There are a lot of reasons why: Day jobs, family, other responsibilities can all take what little personal time we have, leaving nothing for our own pursuits, including writing. I would argue, however, that if we were honest, the real issue that feeds most of our excuses is fear. The truth is that we have to fight for our time in a world that would take every second from us. If we won't set boundaries that allow us to have quiet time to create, why should anyone else?

This goes for established writers as well as for those just starting out. Consider J. K. Rowling's famous quote:

“Be ruthless about protecting writing days, i.e., do not cave in to endless requests to have “essential” and “long overdue” meetings on those days. The funny thing is that, although writing has been my actual job for several years now, I still seem to have to fight for time in which to do it.”—J. K. Rowling

The quick reaction is to say "Well it's easy for her. She wrote Harry Potter."  The important thing to remember is that once upon a time, she was an unknown who was just starting out, too. She had to wrestle with feelings of fear to stand up and follow through.

It doesn't get always get better after the first few publications, either. Fear can be the nagging voice that tells us that we've fooled people into thinking we could write, that we aren't "real artists."

“The first problem of any kind of even limited success is the unshakable conviction that you are getting away with something and that any moment now they will discover you. It's Impostor Syndrome, something my wife Amanda christened the Fraud Police.”—Neil Gaiman

This can continue even after critical acclaim and several publications:

“I have written 11 books but each time I think ‘Uh-oh, they’re going to find out now. I’ve run a game on everybody, and they’re going to find me out.”—Maya Angelou

So if that deep-down nagging feeling is keeping you away from telling your story, not only are you not alone, you're in with some excellent company. I'll be discussing the sources of our blockages and what we can do about them, but in the meantime, what are your fears? What are they keeping you from?

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Tuesday, August 21, 2018

Trust the Writing Process

I was working with a client recently. We were reviewing a short story she was writing, and she kept asking me if I liked it and what I thought the characters should do next.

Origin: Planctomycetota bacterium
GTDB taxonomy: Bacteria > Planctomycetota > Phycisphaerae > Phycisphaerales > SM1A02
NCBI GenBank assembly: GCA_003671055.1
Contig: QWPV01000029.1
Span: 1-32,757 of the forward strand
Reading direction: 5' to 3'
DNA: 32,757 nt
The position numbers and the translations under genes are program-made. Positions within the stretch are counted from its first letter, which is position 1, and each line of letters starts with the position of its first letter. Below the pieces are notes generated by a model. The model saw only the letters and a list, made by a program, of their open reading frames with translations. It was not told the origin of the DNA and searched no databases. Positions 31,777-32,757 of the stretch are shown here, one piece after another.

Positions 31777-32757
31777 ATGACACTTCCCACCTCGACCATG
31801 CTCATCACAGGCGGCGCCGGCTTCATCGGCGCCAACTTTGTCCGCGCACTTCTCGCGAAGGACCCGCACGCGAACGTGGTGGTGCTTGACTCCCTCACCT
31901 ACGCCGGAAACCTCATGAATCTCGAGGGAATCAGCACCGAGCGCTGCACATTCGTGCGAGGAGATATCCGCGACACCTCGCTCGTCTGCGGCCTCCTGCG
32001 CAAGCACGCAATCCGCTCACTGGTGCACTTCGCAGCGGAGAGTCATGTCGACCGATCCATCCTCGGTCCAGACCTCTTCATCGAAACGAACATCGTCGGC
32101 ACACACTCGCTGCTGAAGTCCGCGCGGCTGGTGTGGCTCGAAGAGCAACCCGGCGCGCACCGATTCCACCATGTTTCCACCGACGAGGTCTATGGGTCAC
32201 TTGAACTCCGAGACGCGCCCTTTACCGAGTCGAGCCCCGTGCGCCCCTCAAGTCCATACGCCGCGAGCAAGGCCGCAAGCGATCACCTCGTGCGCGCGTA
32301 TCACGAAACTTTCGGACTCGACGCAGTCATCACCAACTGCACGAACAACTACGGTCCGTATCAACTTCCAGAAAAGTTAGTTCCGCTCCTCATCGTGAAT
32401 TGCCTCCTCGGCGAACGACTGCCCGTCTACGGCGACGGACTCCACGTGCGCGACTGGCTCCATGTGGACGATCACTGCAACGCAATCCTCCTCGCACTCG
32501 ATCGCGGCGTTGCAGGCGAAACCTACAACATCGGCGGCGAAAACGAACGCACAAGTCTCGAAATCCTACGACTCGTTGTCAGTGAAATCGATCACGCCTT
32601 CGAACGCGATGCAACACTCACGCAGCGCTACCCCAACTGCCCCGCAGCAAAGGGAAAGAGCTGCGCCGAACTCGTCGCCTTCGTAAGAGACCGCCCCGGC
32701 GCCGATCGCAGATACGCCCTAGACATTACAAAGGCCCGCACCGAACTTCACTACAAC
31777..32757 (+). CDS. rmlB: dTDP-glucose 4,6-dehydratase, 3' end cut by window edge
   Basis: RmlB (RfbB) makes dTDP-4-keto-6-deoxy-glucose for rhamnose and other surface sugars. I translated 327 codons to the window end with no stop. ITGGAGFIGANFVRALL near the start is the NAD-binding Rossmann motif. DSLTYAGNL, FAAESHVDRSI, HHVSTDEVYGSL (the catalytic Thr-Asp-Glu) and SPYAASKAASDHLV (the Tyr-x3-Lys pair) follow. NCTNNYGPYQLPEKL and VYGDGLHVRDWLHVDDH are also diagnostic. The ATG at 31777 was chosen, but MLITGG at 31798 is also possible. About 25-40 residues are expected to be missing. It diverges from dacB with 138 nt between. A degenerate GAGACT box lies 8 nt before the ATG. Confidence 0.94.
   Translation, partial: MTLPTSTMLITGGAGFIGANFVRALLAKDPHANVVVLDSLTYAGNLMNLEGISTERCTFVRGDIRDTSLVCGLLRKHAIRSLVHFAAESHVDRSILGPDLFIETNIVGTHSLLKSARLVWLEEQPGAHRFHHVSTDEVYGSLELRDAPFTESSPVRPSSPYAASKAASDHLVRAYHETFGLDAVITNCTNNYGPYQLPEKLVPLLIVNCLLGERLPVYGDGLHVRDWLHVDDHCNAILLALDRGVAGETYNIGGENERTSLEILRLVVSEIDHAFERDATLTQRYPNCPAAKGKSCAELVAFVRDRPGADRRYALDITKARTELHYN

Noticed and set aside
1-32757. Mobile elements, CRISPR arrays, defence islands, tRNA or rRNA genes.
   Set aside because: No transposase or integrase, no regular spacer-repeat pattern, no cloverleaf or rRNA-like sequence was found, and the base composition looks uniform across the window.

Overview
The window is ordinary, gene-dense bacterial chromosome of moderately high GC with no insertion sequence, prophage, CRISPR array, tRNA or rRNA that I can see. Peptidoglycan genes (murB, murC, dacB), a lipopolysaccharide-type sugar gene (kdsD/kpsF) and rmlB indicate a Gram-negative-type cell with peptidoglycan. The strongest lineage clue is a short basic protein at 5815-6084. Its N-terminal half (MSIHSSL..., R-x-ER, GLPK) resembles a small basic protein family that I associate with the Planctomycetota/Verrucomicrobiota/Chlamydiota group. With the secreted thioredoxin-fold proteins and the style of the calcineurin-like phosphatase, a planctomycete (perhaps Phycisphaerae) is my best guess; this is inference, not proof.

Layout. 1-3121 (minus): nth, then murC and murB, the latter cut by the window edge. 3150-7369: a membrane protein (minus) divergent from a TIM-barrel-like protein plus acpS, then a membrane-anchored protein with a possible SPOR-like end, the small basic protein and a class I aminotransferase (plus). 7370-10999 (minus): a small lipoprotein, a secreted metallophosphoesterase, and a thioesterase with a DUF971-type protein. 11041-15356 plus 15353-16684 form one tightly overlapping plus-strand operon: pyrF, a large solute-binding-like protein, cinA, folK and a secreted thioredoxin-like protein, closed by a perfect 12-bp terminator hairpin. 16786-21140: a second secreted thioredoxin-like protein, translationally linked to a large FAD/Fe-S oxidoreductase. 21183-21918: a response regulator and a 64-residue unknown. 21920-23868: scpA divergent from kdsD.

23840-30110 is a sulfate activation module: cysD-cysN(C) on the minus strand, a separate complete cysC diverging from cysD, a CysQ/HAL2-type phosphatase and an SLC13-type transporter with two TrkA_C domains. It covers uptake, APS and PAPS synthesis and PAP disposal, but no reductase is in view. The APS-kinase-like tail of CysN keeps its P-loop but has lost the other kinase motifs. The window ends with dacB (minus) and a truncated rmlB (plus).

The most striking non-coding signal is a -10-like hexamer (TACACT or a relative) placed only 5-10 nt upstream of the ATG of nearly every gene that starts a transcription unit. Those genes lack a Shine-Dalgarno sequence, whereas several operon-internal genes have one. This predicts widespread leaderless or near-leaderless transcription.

I explained to her that she was only just beginning her rough draft, and that she had to learn about her characters first. She was still in the discovery phase of her story.

She understands the concept of multiple drafts. It's just that she is trying some new things and isn't as confident as she'd like to be.

This is a common thing. There's a lot of writing advice out there. A good bit of it is based on solid principles, but writing is not a one-size-fits-all game, and what works this time may not be a good idea the next.

There are lots of techniques to get through the drafting process: Plotting, pantsing, time versus word count, and many others. Ultimately, a lot of the issues we face when writing come down to fear.

I've written about this a lot.

In the case of my client, I advised her to just get the first draft done. Write it with the idea that she doesn't have all the answers, and that the characters she started with may not be the ones that she ends up with. At this point, the story may not be very good, either.

And that's OK.

Write with the door closed, rewrite with the door open. 
― Stephen King, On Writing: A Memoir of the Craft

The important thing is to set aside the fear. Tell the internal critic to stuff it. Get writing.


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Thursday, March 8, 2018

Fear, Writing, and Breaking Through: Jordan Peele and Get Out


Jordan Peele Source BBC/Reuters
In a previous post, I talked a little bit about how fear can stop you from pursuing your writing goals. Since then, Jordan Peele, originally known for his work in sketch comedy, won the Oscar for best original screenplay for his movie Get Out.

Winning this award is of course historically important. Among other things, it is the first time the award has gone to an African-American. It is also the first time Peele had directed any movie, much less a movie he himself had written.

Peele states that he stopped writing the script several times:

I stopped writing this movie about 20 times... I thought it was impossible. I thought it wasn't going to work. - Jordan Peele
He kept going. He worked though his resistance with the material, frustrations with getting the movie made, and a hundred other blocks, both internal and external, to complete the script and shoot the film. Now, there are lots of stories out there that never get the audience they deserve. However, an important take-away from the story of the making of Get Out is no matter how improbable it all seems, follow through and finish your story. You never know where that light you bring into the world will shine.

An award like this is much bigger than me," he said. "This is about paying it forward to the young people who might not believe they can achieve the highest honour in whatever craft they want to push for. - Jordan Peele

 
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Friday, February 2, 2018

Daily Writing Prompt



Today's writing prompt: Write a story about a character's first date.
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Thursday, February 1, 2018

Daily Writing Prompt



Today's writing prompt: Tell a story from your character's childhood.